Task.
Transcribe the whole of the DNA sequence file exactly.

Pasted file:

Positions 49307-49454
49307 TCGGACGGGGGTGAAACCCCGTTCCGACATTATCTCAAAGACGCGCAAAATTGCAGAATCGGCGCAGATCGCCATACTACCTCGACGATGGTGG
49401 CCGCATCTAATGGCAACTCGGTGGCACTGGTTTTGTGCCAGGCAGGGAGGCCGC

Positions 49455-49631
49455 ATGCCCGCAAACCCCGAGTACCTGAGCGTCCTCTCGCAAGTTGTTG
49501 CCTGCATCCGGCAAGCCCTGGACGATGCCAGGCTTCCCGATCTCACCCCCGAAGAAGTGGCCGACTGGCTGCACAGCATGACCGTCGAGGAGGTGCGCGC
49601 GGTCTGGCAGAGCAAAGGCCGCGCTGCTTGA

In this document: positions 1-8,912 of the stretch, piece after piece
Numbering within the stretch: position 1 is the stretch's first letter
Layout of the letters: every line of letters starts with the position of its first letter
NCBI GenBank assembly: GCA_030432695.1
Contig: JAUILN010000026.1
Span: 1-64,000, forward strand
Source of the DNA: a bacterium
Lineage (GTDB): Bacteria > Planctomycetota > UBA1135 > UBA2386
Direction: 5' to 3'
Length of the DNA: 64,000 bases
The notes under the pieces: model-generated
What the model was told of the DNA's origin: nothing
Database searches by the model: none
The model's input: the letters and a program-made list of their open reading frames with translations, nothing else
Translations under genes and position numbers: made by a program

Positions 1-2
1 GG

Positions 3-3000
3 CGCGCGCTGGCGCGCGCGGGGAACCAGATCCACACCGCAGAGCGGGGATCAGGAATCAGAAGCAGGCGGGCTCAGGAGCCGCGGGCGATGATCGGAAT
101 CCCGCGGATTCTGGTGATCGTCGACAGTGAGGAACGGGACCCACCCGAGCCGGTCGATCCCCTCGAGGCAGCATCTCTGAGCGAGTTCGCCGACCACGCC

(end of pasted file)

Positions 49307-49454
49307 TCGGACGGGGGTGAAACCCCGTTCCGACATTATCTCAAAGACGCGCAAAATTGCAGAATCGGCGCAGATCGCCATACTACCTCGACGATGGTGG
49401 CCGCATCTAATGGCAACTCGGTGGCACTGGTTTTGTGCCAGGCAGGGAGGCCGC

Positions 49455-49631
49455 ATGCCCGCAAACCCCGAGTACCTGAGCGTCCTCTCGCAAGTTGTTG
49501 CCTGCATCCGGCAAGCCCTGGACGATGCCAGGCTTCCCGATCTCACCCCCGAAGAAGTGGCCGACTGGCTGCACAGCATGACCGTCGAGGAGGTGCGCGC
49601 GGTCTGGCAGAGCAAAGGCCGCGCTGCTTGA

In this document: positions 1-8,912 of the stretch, piece after piece
Numbering within the stretch: position 1 is the stretch's first letter
Layout of the letters: every line of letters starts with the position of its first letter
NCBI GenBank assembly: GCA_030432695.1
Contig: JAUILN010000026.1
Span: 1-64,000, forward strand
Source of the DNA: a bacterium
Lineage (GTDB): Bacteria > Planctomycetota > UBA1135 > UBA2386
Direction: 5' to 3'
Length of the DNA: 64,000 bases
The notes under the pieces: model-generated
What the model was told of the DNA's origin: nothing
Database searches by the model: none
The model's input: the letters and a program-made list of their open reading frames with translations, nothing else
Translations under genes and position numbers: made by a program

Positions 1-2
1 GG

Positions 3-3000
3 CGCGCGCTGGCGCGCGCGGGGAACCAGATCCACACCGCAGAGCGGGGATCAGGAATCAGAAGCAGGCGGGCTCAGGAGCCGCGGGCGATGATCGGAAT
101 CCCGCGGATTCTGGTGATCGTCGACAGTGAGGAACGGGACCCACCCGAGCCGGTCGATCCCCTCGAGGCAGCATCTCTGAGCGAGTTCGCCGACCACGCC